Throw away the key

A tasty tidbit of appalling news came across my radar this week that has appeared to be somewhat ignored by many. It turns out that residents living in nine different tower blocks in Belfast had no expectation of privacy in their own homes and they didn’t know it. They were never informed that the police force of Northern Ireland (the PSNI) had been given keys to every single one of their flats and could ostensibly enter them whenever they liked. The Housing Executive was quick to say they’d handed over master keys to the PSNI so that they could be used for health or safety emergencies but they only revealed that agreement after some of the residents at the New Lodge Flats accidentally found out about the breach of privacy. The executive most likely would have never mentioned the keys and the police to any of their tenants if not for this accidental slip of the tongue.

It should come as no surprise to find out that the majority of tenants in these towers are of the Nationalist persuasion. Over the last few decades, the police force(s) in the region have been more heavy-handed and covert with these communities than others and this incident is no different. The fact that they could enter the homes of ex-prisoners, activists, and other Republicans with a hidden turn of a secret key is not only a damaging breach of trust but it is also a REALLY murky legal issue, whether they ever used the keys or not. They have done just that “on a minimal number of occasions” according to a spokesperson from the PSNI – who also declined to state what those occasions were.

This is quite a shocking revelation. It’s a horrendous invasion of privacy that residents are rightly angry about. The Housing Executive has promised to change the locks for the tenants, and the PSNI has gone on record saying that they have relinquished the master keys, but again this was after the agreement had come to light. Who knows how long it would have gone on without any change if someone hadn’t told the residents.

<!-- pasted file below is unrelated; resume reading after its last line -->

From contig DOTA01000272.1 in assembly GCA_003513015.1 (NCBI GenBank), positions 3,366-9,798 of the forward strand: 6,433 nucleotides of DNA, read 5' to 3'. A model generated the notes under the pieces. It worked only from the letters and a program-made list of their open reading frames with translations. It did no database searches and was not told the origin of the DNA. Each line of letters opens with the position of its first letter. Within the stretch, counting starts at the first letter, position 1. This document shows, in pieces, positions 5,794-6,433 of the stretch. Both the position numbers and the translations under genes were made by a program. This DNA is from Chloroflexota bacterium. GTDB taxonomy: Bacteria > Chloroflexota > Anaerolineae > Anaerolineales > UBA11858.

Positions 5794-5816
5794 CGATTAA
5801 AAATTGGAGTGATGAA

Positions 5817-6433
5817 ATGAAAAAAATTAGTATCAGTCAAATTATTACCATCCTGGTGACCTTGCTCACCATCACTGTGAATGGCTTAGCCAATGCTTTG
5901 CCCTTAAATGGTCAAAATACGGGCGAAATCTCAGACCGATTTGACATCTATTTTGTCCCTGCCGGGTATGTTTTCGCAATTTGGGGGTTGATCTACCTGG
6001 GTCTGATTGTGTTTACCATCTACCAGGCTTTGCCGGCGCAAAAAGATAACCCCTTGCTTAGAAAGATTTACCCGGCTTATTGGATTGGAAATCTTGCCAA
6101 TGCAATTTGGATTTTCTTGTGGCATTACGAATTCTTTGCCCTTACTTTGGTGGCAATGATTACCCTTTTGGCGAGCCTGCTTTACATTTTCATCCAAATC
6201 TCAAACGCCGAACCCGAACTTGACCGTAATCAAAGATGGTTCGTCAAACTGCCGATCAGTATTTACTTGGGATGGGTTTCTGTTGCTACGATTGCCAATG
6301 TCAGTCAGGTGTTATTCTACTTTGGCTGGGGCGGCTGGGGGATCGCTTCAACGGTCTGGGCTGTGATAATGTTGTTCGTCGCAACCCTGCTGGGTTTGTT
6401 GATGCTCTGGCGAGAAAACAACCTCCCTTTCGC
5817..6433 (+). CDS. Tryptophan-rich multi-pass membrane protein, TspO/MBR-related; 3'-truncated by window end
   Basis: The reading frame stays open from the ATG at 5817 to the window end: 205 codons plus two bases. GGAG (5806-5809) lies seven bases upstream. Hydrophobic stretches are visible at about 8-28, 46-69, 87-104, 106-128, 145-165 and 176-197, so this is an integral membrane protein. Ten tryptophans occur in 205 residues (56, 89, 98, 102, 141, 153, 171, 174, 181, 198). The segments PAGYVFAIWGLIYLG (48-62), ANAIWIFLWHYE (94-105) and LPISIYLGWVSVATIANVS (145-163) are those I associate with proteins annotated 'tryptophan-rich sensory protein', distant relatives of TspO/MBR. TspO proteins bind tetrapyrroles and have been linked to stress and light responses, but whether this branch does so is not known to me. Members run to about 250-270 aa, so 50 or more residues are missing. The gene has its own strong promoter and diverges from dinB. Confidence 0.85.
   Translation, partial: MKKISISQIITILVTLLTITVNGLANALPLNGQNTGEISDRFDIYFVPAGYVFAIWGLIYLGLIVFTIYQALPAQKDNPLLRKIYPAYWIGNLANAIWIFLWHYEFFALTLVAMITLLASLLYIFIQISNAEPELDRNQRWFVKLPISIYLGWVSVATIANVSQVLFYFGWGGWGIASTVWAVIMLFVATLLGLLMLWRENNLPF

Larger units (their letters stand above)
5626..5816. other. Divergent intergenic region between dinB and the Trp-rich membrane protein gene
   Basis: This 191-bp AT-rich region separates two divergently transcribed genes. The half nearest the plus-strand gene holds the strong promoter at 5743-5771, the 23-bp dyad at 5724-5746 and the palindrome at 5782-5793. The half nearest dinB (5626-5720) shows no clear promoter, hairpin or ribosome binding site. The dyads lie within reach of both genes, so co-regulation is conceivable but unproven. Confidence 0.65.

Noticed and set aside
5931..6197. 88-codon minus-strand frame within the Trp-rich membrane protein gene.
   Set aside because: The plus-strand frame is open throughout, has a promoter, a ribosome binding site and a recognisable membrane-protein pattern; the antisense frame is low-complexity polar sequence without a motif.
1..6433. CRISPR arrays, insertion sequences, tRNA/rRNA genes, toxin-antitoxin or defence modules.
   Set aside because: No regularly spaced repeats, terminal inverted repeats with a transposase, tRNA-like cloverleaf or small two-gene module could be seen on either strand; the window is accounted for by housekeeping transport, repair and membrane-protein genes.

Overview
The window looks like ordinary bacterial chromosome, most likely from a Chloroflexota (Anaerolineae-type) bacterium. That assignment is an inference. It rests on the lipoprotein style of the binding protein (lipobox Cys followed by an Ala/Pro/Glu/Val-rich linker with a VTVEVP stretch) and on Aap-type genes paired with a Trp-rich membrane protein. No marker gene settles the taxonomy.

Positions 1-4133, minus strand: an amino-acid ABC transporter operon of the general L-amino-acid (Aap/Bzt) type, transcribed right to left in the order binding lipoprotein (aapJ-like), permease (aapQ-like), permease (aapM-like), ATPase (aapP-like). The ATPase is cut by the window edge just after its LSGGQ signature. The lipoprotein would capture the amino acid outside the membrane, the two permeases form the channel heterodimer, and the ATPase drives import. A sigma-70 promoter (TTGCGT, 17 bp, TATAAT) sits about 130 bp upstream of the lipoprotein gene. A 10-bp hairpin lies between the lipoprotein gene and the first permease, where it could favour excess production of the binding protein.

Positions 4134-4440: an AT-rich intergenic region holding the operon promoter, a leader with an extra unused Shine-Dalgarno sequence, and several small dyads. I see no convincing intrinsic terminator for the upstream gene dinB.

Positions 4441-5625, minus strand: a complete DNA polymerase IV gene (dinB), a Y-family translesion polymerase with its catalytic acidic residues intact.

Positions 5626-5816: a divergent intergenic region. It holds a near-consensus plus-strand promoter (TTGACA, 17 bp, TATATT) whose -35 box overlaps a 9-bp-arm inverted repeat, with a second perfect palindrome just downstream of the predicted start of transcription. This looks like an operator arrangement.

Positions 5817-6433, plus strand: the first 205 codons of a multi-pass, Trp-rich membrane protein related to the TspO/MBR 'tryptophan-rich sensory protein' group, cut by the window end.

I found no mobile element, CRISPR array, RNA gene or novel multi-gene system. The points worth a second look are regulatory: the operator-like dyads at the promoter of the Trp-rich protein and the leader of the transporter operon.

This little scandal hasn’t gotten a lot of press so far, which is interesting because it should. Perhaps people with a clean history wouldn’t concern themselves with that kind of open door scenario, but they should. No matter who you are or what you have or have not done, there is an underlying expectation of privacy within your own home and when that is not the case you should know it ahead of time. These people did not and that is not right. What’s also interesting is that the Housing Executive is changing the locks for multiple locations, even when they claim that the police don’t have access to the properties. Given that the lock changes are going to cost the Executive a lot of money, it doesn’t make sense for them to change locks that were never compromised to begin with but they are. It’s either a desperate move to appease angry tenants, or the police had master keys to more locations than those that have been reported. Given that the Housing Executive has thirty-two tower blocks in the North of Ireland, this is more than a little disconcerting.

So dear readers, your public service announcement for the day is to make sure you know who has keys to your house at all times and if you don’t then it’s time to either move or to throw down some of your own money to change your locks. Don’t trust the same people who betrayed you once to not do it again. After all, we all do things in our homes that we may not do in public and that is why we pay the big bucks for them.

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